School safety is focus of BOC meeting
The Board of Commissioners gathered with Ashe County Sheriff James Williams and Ashe County Interim Superintendent Donnie Johnson during Tuesday’s BOC planning meeting to discuss adding additional law enforcement officers to each school to protect Ashe County’s students.
A proposition to add three more School Resource Officers to the two already in action was the focus of the school safety discussion. This would result in each Ashe County school having one officer.
“If we’re going to do something, we need to do it now,” said Johnson.
If three new officers are added, the BOC will pick up their expenses. The remaining two officers’ expenses will be picked up by the Board of Education.
After their last school safety meeting, Williams said he did research about the cost of adding three more officers. The start up cost would be between $85,000 - $100,000 per officer. This cost includes salary and benefits, as well as initial start up costs like vehicles, weapons and training.
“People are interested in those three positions,” said Williams. Those candidates have already been trained.
Commissioner Gerald Price was hesitant to agree with this proposal so quickly.
“This is the first thing we have put on the table and everyone is ready to run with it,” said Price.
According to Price, these expenses would total up to $300,000 for three new SRO officers, and all of that funding will be placed on the backs of Ashe County’s tax payers.
BOC Vice Chair Judy Porter Poe responded by saying this figure is only a start-up cost; after the first year, the cost will be much less per year, she said.
“Has the school board genuinely looked at other options?” asked Price. One alternative Price mentioned was training teachers to carry and use concealed weapons.
Williams responded to Price by saying “the SRO is about the best way to go – and the cheapest.”
“I think it’s a better fit myself,” said Johnson about the SRO option.
Commissioner Gary Roark suggested it might be cheaper to hire private security guards for each school.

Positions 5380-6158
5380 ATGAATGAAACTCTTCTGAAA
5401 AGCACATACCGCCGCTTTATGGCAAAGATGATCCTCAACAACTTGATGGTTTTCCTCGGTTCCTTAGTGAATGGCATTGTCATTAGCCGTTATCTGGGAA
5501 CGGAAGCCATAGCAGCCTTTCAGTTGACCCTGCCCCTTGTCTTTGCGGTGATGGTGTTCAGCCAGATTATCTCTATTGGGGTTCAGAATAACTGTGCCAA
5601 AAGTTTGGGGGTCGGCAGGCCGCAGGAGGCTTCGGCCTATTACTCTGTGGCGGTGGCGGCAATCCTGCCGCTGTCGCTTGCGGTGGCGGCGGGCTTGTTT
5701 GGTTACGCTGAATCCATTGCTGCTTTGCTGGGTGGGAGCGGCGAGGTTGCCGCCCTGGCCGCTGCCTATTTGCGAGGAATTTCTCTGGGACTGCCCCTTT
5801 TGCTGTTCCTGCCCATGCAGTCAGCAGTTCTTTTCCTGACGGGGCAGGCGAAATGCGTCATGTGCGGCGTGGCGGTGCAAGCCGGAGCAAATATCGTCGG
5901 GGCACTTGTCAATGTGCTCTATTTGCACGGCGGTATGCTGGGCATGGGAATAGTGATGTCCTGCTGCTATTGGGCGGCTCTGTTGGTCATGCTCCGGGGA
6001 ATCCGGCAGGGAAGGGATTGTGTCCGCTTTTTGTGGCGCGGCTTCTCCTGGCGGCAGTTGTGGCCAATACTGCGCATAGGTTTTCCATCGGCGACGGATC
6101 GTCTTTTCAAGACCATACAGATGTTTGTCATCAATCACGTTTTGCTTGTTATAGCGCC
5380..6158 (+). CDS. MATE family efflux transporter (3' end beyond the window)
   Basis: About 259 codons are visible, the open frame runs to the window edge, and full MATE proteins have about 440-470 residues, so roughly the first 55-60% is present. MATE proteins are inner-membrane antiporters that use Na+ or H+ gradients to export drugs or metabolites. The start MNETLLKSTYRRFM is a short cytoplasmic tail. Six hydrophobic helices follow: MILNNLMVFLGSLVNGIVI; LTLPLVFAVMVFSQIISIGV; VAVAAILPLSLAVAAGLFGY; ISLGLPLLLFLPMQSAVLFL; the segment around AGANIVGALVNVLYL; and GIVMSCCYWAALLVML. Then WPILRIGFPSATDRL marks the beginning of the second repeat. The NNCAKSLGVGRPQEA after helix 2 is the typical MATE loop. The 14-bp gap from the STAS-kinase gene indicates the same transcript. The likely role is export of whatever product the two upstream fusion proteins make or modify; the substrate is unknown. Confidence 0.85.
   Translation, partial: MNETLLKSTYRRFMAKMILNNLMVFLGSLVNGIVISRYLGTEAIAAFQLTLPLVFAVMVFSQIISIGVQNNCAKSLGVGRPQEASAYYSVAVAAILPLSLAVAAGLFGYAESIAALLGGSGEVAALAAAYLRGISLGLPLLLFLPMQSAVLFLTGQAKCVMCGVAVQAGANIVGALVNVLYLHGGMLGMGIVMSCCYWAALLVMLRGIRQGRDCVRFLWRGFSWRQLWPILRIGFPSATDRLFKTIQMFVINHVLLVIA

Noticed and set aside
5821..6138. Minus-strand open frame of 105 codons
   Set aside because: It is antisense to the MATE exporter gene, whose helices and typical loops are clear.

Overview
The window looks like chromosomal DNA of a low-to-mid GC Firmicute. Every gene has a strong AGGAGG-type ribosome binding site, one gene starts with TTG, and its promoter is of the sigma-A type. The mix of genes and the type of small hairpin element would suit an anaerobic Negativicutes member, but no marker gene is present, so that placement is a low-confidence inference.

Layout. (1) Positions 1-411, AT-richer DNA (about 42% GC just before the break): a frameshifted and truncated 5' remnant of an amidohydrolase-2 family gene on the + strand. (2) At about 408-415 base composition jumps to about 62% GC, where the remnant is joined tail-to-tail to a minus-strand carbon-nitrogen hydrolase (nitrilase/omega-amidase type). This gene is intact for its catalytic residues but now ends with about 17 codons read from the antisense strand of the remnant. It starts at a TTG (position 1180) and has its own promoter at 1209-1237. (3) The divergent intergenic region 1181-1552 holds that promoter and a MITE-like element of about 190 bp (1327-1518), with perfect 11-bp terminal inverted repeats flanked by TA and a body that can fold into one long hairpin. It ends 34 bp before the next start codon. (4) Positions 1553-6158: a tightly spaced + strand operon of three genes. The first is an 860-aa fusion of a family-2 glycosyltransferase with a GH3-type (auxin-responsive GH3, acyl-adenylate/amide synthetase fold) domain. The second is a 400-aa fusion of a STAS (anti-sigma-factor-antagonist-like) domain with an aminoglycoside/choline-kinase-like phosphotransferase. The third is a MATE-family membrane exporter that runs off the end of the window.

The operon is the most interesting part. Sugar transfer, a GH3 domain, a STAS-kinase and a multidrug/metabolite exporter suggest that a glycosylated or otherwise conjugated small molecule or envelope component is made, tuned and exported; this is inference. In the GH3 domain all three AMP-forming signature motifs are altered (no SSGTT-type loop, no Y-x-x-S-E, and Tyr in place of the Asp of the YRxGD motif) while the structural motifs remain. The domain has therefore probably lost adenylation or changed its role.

“My feeling is I’d rather have a trained law enforcement person,” said Williams. “The parents would much rather see a trained deputy opposed to someone outside of the county we don’t know.”
Commissioner William Sands also agreed with adding new SRO’s. Sands said this is also the best way to handle disgruntled parents, as well as other issues that might arise at the school.
However, Sands said he wasn’t sure if an SRO officer would be equipped well enough to stop a shooter with an assault rifle.
Williams said he has considered adding a locked cabinet with an assault rifle inside for each school encase of certain emergencies.
“At least you have a chance,” said Williams. “If you don’t have anything there, you have no chance.”
The Early Learning Center in West Jefferson will not house a School Resource Officer because the center does not have a school code and is in close proximity to the West Jefferson Police Department.
No official decision was made about adding new SROs, and this discussion is scheduled to continue in the coming weeks.
After the long discussion during the planning session, the BOC conducted their formal 3:30 meeting. Commissioner Poe ran Tuesday’s meeting because BOC Chair Larry Rhodes was unable to attend.
The first order of business was the approval of the Community Services Block Grant for 2013-2014.
Jessica Prevette, the BROC community Services Block Grant director, said Ashe County has been identified as “a depressed economy suffering from job loss.” This economy causes the most harm to dislocated workers, low income families, the elderly and the disabled, she said.
“Our long range goal is to move 18 families above the poverty guidelines by June, 30 2016,” said Prevette.
BROC’s strategy to accomplish this goal, according to Prevette, is to provide support services to 38 low-income families to break down the barriers that prohibit them from becoming self-sufficient.
Price motioned to approve the Community Services Block Grant and in a 4-0 vote, the grant was approved.
Ashe County Manager Dr. Pat Mitchell updated the board about the impact of aviation on both the county and state.
In Ashe County alone, aviation has a direct, indirect and induced impact of approximately $32 million and contributes 220 jobs in the area, according to Mitchell.
At the state level, the aviation industry contributed nearly $26 billion to North Carolina’s economy and supported over 108,000 jobs in 2012.
Mitchell also said Ashe County’s airport will continue to extend its runway from 4,300 feet to 5,000 feet.
The project is scheduled to be completed by August or September 2013.
During the general session of the BOC meeting, Arvill Scott was appointed as a member of the planning board (first presentation) in a 4-0 vote.
“Arvill possessed a good understanding of the role of planning as well as its potential effect on economic development. He also demonstrated a good understanding of the importance of the 221 project,” said Mitchell in an email to the commissioners.
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